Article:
Homemade mantic storytelling. I wrote it for Roomful of Teeth, who premiered it in early 2013. I'd been craving drum parts when the TIGUE percussion suggested we do a concert together, that June at the JACK theater in Brooklyn. These are the tracks I made for that show, with a mock-up of the drums that they performed live on fantastic kits made of wood planks, bells, toms, sawblades, junk metals and glass.
This story comes from the Ramayana, a 2500 year old epic poem from India. I read it last summer, in the luminous prose translation by Ramesh Menon, and could hardly put it down. Its central hero, Rama, is both human and divine, a model of earthly virtue and an incarnation of Vishnu come to the world to battle evil. When his wife, Sita, is kidnapped by Ravana, prince of demons, he raises an army of vanaras -- magical and sagacious monkeys -- to find her. The greatest and most humble of these is Hanuman. His leap to the demon's island Lanka forms the frame of my story, into which I have interpolated a second tale of his prodigious jumping ability from later in the epic.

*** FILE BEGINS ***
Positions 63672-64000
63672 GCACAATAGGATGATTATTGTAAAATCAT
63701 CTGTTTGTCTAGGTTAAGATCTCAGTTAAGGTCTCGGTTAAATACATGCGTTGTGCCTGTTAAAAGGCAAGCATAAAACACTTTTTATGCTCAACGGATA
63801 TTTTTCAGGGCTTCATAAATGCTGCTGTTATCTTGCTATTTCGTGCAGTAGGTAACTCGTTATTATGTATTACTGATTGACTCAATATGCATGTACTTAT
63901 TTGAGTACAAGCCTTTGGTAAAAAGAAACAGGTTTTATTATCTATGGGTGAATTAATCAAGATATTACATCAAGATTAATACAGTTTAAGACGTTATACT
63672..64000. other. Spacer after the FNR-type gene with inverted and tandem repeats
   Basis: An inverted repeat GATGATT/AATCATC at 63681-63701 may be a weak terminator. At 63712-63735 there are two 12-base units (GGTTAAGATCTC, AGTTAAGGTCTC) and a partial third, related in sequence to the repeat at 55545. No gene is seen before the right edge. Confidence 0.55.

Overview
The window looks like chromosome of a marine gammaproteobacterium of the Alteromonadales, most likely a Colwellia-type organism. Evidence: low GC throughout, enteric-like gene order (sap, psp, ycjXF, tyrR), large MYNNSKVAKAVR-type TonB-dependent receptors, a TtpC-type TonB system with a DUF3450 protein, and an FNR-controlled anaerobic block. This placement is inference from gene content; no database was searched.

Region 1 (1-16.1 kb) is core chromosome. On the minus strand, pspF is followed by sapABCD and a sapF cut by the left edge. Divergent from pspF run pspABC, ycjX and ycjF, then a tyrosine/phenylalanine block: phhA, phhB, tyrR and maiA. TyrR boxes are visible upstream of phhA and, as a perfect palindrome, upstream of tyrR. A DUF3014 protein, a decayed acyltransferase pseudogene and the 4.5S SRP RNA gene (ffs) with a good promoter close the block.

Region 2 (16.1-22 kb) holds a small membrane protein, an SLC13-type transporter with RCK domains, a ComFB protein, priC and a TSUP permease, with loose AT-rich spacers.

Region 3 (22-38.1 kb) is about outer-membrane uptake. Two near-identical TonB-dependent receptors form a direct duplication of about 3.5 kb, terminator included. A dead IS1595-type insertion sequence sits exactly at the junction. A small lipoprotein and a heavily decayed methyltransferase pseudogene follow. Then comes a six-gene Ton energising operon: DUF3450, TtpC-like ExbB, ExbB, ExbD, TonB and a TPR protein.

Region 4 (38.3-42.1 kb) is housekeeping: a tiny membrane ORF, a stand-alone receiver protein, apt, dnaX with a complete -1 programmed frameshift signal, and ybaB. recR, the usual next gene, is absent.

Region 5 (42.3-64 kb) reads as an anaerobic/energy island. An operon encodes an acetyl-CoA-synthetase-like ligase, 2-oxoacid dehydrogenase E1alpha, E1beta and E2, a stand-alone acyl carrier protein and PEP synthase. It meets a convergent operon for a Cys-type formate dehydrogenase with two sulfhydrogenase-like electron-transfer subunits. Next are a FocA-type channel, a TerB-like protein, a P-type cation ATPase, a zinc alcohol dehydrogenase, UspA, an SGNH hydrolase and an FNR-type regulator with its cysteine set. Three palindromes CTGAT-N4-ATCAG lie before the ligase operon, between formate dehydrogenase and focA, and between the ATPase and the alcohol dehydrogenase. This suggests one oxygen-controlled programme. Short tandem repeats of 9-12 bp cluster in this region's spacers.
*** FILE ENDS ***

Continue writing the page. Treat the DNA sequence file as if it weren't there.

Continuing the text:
Epic poems are traditionally sung, but few traditions of live performance survived the 20th century. It's a challenging genre for the modern mind. Bards recite (or, in some cases, improvise) stories that can run for many nights -- Manas, the national epic of Kyrgyzstan, is roughly half a million lines long, and the Tibetan epic of Gesar can be twice that. The poetry is sung in short, endlessly-repeating musical phrases that articulate the meter rather than the action, which results in a surface that, to our ears, is undramatic and monotonous. I've listened to a lot of it, and I wish I could tell you that it isn't.
The drama, of course, is in the story, and I lament that I will never hear a traditional epic sung in a language I understand. English has none; we wrote ours down and forgot how to sing them long ago. I wish there was, so I wrote one.